The “You Call This Journalism?” Department

The Inquirer isn’t normally this silly, and it isn’t even April 1. Nick Farrell writes:

Why Apple might regret the Ipad [sic]

THE IPAD HAS DOOMED Apple, according to market anlaysts [sic] that are expecting the tablet to spell trouble for its maker. … Rather than killing off the netbook, the Ipad [sic] is harming sales of the Ipod [sic] and Macbooks… if the analysts are right the Ipad [sic] has killed the Ipod [sic] Touch.

This is just silly, for four reasons. Three are obvious:

  • The iPod Touch fits in your pocket and can be easily with you all the time. Nothing bigger can ever kill it, but only replace it for a subset of users who don’t need in-pocket portability. (Besides, even if all iPod Touch buyers bought an iPad instead, the latter is more expensive and so the correct term would be not “kill” but “upsell”.)
  • The laptop has a real keyboard and full applications. Nothing not full-featured can ever kill it, but only replace it for a subset of users who don’t need the richer experience and applications.
  • Even if it was killing the other business outright, which it isn’t, it’s always better to eat your own lunch than wait for a competitor to do it.

And the fourth reason it’s silly? Let’s be very clear: The iPad has sold 1 million units in its first 28 days. At $500-700 a pop, that means the iPad is becoming a new billion-dollar business in two months.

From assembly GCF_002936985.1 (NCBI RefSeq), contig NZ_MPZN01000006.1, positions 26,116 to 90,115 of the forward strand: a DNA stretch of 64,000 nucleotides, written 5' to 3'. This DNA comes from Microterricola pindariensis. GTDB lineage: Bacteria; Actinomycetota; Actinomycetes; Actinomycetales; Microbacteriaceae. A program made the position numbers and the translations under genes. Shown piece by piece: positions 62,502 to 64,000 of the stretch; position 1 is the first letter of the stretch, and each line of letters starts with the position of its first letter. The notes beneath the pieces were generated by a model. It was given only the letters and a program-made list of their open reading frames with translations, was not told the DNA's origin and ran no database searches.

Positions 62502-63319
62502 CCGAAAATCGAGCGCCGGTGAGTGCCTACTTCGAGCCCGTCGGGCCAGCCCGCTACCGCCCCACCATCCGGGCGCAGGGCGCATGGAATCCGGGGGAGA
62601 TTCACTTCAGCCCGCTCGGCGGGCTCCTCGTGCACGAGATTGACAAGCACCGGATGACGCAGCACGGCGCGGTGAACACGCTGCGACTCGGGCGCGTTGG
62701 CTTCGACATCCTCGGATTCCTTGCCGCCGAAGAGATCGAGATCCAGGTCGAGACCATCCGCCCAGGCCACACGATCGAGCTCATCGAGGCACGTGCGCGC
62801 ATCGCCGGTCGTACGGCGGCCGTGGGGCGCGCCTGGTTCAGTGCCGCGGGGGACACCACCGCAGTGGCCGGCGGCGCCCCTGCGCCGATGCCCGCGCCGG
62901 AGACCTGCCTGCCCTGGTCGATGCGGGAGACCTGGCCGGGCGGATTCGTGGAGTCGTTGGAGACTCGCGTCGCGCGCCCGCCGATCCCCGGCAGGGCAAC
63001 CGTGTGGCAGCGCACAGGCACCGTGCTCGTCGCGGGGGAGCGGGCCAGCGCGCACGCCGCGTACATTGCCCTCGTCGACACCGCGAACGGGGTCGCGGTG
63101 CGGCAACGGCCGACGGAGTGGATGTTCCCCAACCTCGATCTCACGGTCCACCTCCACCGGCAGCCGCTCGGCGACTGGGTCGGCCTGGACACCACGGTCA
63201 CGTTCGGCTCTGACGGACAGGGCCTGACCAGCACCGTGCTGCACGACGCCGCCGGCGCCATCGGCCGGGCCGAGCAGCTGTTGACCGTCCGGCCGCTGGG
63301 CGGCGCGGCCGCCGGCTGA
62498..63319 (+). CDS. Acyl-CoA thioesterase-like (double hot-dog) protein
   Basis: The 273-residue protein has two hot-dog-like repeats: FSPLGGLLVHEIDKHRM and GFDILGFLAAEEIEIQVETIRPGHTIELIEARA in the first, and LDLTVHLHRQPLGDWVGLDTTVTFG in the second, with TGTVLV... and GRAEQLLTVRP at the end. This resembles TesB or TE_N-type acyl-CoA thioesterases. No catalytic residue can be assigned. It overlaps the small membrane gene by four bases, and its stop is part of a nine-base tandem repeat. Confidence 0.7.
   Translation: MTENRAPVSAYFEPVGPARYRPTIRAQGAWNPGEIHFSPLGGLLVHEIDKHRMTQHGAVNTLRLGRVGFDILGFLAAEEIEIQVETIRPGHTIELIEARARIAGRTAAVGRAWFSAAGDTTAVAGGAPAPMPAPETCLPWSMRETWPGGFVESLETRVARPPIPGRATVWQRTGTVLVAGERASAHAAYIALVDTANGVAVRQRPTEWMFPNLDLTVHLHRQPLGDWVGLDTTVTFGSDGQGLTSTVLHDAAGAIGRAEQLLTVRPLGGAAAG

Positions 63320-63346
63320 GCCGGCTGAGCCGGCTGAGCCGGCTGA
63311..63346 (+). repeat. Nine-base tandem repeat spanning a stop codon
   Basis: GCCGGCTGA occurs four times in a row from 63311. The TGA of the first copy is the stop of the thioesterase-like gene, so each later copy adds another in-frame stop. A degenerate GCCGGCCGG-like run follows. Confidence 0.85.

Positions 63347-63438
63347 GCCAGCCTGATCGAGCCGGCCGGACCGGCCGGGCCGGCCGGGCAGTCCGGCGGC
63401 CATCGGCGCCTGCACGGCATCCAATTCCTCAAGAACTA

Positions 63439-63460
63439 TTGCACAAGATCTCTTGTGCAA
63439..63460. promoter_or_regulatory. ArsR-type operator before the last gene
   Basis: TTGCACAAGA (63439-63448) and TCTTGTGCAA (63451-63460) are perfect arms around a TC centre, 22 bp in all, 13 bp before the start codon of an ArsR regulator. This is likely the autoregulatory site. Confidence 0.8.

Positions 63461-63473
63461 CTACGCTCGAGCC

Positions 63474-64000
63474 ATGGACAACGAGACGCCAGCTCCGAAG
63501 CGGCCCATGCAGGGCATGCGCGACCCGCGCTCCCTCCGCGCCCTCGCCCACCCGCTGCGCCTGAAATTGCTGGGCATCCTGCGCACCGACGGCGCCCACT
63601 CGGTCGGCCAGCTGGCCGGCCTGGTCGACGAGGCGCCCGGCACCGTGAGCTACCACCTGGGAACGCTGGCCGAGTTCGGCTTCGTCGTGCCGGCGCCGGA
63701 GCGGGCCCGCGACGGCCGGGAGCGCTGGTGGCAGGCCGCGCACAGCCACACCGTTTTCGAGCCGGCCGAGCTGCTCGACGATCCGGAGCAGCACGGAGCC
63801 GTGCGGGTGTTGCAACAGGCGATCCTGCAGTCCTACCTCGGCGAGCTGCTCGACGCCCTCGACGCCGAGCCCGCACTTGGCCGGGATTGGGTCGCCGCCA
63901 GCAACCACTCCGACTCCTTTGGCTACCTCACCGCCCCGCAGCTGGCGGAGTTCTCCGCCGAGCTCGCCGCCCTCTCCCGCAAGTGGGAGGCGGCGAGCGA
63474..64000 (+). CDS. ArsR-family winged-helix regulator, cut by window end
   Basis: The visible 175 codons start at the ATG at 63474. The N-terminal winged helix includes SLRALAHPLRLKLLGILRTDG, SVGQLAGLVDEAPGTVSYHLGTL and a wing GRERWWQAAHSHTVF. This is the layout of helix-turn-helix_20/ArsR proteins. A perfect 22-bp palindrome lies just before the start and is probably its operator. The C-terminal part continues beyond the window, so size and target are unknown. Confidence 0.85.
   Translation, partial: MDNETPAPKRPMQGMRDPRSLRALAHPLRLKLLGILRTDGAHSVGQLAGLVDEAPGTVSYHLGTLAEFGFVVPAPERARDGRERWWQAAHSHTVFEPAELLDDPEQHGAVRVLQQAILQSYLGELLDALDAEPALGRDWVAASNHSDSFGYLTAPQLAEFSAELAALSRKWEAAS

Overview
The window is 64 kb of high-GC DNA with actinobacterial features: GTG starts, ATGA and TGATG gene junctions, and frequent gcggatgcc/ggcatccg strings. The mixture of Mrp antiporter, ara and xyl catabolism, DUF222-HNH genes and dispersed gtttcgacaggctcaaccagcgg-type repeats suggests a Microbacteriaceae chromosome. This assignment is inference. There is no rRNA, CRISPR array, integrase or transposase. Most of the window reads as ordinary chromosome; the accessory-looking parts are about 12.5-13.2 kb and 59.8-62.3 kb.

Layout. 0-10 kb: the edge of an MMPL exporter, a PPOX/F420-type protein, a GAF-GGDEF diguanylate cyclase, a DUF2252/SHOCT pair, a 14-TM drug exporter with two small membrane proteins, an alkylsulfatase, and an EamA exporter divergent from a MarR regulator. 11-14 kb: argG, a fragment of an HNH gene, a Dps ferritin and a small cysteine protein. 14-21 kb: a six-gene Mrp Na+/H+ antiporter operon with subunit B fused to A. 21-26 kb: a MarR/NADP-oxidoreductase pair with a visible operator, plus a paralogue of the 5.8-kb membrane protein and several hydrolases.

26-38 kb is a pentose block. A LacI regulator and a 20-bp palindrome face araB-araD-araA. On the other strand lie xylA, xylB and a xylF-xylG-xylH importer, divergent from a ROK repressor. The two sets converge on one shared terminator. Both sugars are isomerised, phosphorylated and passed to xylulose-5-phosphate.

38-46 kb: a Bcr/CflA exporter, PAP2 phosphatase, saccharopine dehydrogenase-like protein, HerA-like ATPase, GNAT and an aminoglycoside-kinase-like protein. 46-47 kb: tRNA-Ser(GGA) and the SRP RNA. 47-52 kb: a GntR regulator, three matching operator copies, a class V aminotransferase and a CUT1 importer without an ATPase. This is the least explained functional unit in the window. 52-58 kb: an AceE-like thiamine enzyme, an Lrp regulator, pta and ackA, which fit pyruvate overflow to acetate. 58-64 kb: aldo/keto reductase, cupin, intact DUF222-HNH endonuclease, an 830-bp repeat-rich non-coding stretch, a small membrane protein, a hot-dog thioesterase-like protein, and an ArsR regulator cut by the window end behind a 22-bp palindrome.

Nick, I don’t think “regret” is the word you’re looking for.

2 thoughts on “The “You Call This Journalism?” Department

  1. Brendan: You and I (and likely a lot of readers of this blog) like to be able to program our computers. That’s true of maybe 1% or 2% of the population, and leaves out most computer users. Those people want to do other things with their computers, and the question is what the computer will do.

    Another thing that comes up in these discussions is multi-tasking, and that’s something almost nobody, proportionally speaking cares about. Somebody might care about running Pandora and something else, but that will be addressed soon, in the next version of the OS.

    Similarly, the ability to install arbitrary applications is unimportant to most people, who simply want apps that will do what they want, and a large selection of apps to browse through, and the App Store provides that.

    The iPad does neat things out of the box, and more with easily and inexpensively available apps. It’s convenient to handle, has a nice display, and the touch controls just plain work better than on my first-generation iPhone. It’s great for web surfing, with the exception of Flash, and Apple is doing its best to bury Flash. (If nothing else, putting millions of easy-to-use systems that can’t use Flash in people’s hands will cut into its general use.)

    The iPad is more of an appliance than a general-purpose computer, but that’s exactly what a whole lot of people want. The appliance trick has never worked before, but I’d say that’s because it has never been done well before. That’s the new market Apple has hit.

  2. I’m a little surprised that the iPad is doing so well. I’m wondering whether people are just buying it because it’s from apple, or whether they’ve really tapped into some new market that no one really noticed, or at least was able to deliver on before.

    The idea of another computer that I can’t program on doesn’t really appeal to me, but I’m curious to see what people really use the device for.

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